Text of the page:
Station Emerald Isle Celebrates Coast Guard's 226th Birthday

Coast Guard Station Emerald Isle (U.S. Coast Guard photo)
Coast Guard Station Emerald Isle (U.S. Coast Guard photo)

EMERALD ISLE -- On any given day along the North Carolina coast, boaters are on the local waterways not anticipating a broken motor, getting off course or finding themselves in dangerous conditions.

Those are the moments the Coast Guard is there.

"We're active every day. If we're not on a mission, we're training for a mission. We're always ready," said Petty Officer 2nd Class Eric Platania, an 8-year veteran of the Coast Guard now serving at Coast Guard Station Emerald Isle.

The Coast Guard celebrates its 226th birthday August 4 and has a strong presence in North Carolina, with the Sector North Carolina command in Wilmington, Coast Guard Field Office at Fort Macon, a Special Training Center aboard Camp Lejeune, and cutters for duties includes aids to navigation.

Station Emerald Isle is one of nine boat stations along the North Carolina coast.

While small in number, with a staff of 18, Station Emerald Isle's coverage area is large, stretching 50 nautical miles along Intracoastal Waterway from Bogue Banks to Surf City, including Bogue and New River inlets. The area also extends 30 nautical miles offshore.

The summer is the peak of the season for recreational boaters on the water, and Station Emerald Isle most recently saw its skills put to work during a major July search and rescue case.

Boaters Don Midgett and Timothy Rollins were aboard a 25-foot Sea Hawk when the boat's outboard motor failed and the boat began taking on water as they were fighting choppy waters just outside Bogue Inlet.

A bystander called in the boat in distress and a crew from Emerald Isle was quickly underway. While in transit, they got another call that the boat had capsized and two men were in the water.

They barely had time to grab their life jackets and were holding them when they hit the water.

All was quiet Wednesday morning at the station but Petty Officer 3rd Class Tyler McGuinness and Fireman Apprentice Dustin Skvasik recalled being part of the crew that responded that day.

"The only thing that really hindered us that day was that the waters were pretty choppy," McGuinness.

The crew was on scene quickly but had to maneuver with the tide and rough waters to reach the men in a position that they could pull them aboard safely.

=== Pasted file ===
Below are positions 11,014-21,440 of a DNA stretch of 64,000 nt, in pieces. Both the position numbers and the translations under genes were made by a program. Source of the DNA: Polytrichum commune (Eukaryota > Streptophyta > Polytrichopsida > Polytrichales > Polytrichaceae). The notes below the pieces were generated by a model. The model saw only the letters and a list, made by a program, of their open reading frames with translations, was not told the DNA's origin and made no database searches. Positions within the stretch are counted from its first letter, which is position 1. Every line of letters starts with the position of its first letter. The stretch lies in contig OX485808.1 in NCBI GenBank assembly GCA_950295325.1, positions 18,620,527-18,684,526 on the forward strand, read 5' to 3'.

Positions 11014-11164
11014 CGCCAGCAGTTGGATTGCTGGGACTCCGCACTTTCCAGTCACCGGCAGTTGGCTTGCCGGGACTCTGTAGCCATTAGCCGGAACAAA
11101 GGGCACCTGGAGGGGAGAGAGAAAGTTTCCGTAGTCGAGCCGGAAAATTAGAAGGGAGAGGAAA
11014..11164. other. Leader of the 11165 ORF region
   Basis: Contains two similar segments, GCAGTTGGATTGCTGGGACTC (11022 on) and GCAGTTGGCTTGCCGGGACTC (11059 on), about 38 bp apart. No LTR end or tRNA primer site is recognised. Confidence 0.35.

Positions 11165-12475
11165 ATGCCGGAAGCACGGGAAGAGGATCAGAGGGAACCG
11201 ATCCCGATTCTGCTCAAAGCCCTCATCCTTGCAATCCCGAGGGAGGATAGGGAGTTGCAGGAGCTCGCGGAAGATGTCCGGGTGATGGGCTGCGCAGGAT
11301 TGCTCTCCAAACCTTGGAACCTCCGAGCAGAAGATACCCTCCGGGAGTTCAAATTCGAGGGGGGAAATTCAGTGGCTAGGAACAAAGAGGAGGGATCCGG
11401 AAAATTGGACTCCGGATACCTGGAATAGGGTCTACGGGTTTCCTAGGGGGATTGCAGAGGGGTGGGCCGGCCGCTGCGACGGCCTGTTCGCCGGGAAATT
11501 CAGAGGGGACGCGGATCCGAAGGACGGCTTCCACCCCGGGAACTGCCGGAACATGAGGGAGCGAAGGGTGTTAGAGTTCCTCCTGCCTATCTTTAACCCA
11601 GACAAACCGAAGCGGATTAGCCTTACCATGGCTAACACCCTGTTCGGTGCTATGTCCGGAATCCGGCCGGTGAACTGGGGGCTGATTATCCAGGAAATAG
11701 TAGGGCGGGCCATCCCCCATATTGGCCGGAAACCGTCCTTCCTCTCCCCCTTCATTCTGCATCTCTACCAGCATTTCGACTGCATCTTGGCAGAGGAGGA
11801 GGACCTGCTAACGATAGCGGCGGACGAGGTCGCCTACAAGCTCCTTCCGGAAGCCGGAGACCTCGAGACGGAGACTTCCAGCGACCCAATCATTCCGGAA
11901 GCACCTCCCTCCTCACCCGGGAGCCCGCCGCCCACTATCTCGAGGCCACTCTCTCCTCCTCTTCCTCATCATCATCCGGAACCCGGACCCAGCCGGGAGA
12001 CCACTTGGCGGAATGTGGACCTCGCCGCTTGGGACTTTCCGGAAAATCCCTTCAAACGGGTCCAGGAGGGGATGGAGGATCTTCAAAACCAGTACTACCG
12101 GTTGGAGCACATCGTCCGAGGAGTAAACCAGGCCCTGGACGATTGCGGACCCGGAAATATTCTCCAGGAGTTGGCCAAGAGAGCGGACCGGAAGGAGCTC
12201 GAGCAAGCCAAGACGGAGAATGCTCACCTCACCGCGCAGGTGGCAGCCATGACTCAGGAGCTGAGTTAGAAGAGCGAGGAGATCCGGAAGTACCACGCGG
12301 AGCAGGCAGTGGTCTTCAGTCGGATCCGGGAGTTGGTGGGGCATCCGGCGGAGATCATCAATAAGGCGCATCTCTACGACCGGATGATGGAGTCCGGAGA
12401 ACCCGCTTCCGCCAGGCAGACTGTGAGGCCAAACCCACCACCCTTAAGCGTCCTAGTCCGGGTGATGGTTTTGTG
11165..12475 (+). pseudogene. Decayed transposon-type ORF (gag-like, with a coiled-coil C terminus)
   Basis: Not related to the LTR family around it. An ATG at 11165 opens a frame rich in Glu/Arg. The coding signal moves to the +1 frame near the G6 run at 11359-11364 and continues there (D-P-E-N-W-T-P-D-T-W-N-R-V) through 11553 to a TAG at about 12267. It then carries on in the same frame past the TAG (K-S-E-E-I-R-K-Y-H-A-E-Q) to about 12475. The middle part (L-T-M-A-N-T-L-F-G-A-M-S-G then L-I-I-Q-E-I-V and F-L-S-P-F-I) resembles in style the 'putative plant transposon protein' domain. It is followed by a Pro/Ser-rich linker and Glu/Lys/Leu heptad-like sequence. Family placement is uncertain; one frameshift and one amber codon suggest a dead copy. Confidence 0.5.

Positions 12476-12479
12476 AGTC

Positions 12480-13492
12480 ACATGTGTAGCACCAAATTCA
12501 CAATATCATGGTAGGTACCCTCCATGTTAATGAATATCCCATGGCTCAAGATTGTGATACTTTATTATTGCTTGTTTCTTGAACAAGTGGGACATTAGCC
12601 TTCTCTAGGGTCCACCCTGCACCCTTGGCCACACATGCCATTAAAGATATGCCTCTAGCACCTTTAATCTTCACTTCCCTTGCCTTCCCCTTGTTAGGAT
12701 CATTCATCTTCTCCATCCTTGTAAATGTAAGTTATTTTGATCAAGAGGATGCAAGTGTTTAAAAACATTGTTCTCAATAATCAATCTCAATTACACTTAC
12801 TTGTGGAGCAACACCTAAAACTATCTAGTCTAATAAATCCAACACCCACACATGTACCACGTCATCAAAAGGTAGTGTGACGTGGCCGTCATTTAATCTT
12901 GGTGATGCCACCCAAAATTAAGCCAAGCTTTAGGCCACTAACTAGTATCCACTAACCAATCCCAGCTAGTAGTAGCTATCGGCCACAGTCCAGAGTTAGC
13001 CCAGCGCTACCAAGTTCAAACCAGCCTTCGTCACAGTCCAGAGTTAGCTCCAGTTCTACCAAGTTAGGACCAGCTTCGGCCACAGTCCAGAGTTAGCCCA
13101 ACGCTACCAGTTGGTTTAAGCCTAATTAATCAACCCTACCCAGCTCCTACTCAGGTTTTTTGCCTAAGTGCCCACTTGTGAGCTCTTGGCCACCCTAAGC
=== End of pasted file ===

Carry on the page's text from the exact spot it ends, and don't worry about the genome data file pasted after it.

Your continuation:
One of the men had drifted about 50 feet off the site and the other had tried to climb back onto the capsized vessel but had fallen and was drifting as well.

Fortunately, the Coasties were able to get each of the men aboard safely. Emergency medical personnel were waiting at the station when they returned but neither of the men required medical treatment.

McGuinness said it's their training that made a smooth mission and positive results possible.

"That's what helped, the training. Everything went smoothly, everything went well and we were able to safely pull them out of the water," he said.

Search and rescue missions are what McGuinness likes most about his service in the Coast Guard. It's a challenge and one that saves lives.

"I like search and rescue. I like how it is constantly changing. I like the challenge and having to adapt. You never know what is going to happen," McGuinness said.

Platania said it's the variety of each day that he most likes about his duties with the Coast Guard.

"We could go out and do an environmental case in the morning, have a search and rescue case in the afternoon and on the way back to the station, there may be a law enforcement," he said. "There's a lot of variety, a lot of responsibility and I like that responsibility," Platania said.

Platania is a second generation Coast Guardsman, following in his father's footsteps.

"I was able to see what my father did while I was growing up and that always resonated with me," Platania said.

Skvasik wasn't sure of his plans after graduating high school in New Jersey in 2014 but decided to give the Coast Guard a try after learning a bit about it from a friend of his father's.

He likes the camaraderie of the service and got a first taste of the results of his training while a part of the recent Bogue Inlet rescue.

"It was a good feeling being able to help," he said.

For McGuinness, who grew up in Eastern North Carolina, the son of a Marine, the appeal was the chance to work each day on the water.

"I love the water. I prefer to be on the water, and this just seemed right," McGuinness said.

And each day they are ready to help, whether it's the recreational boater facing a problem while out enjoying a summer day or a fisherman headed out for a day's catch who needs assistance.

"We do our mission every day and the responsibilities we have are pretty amazing," he said.

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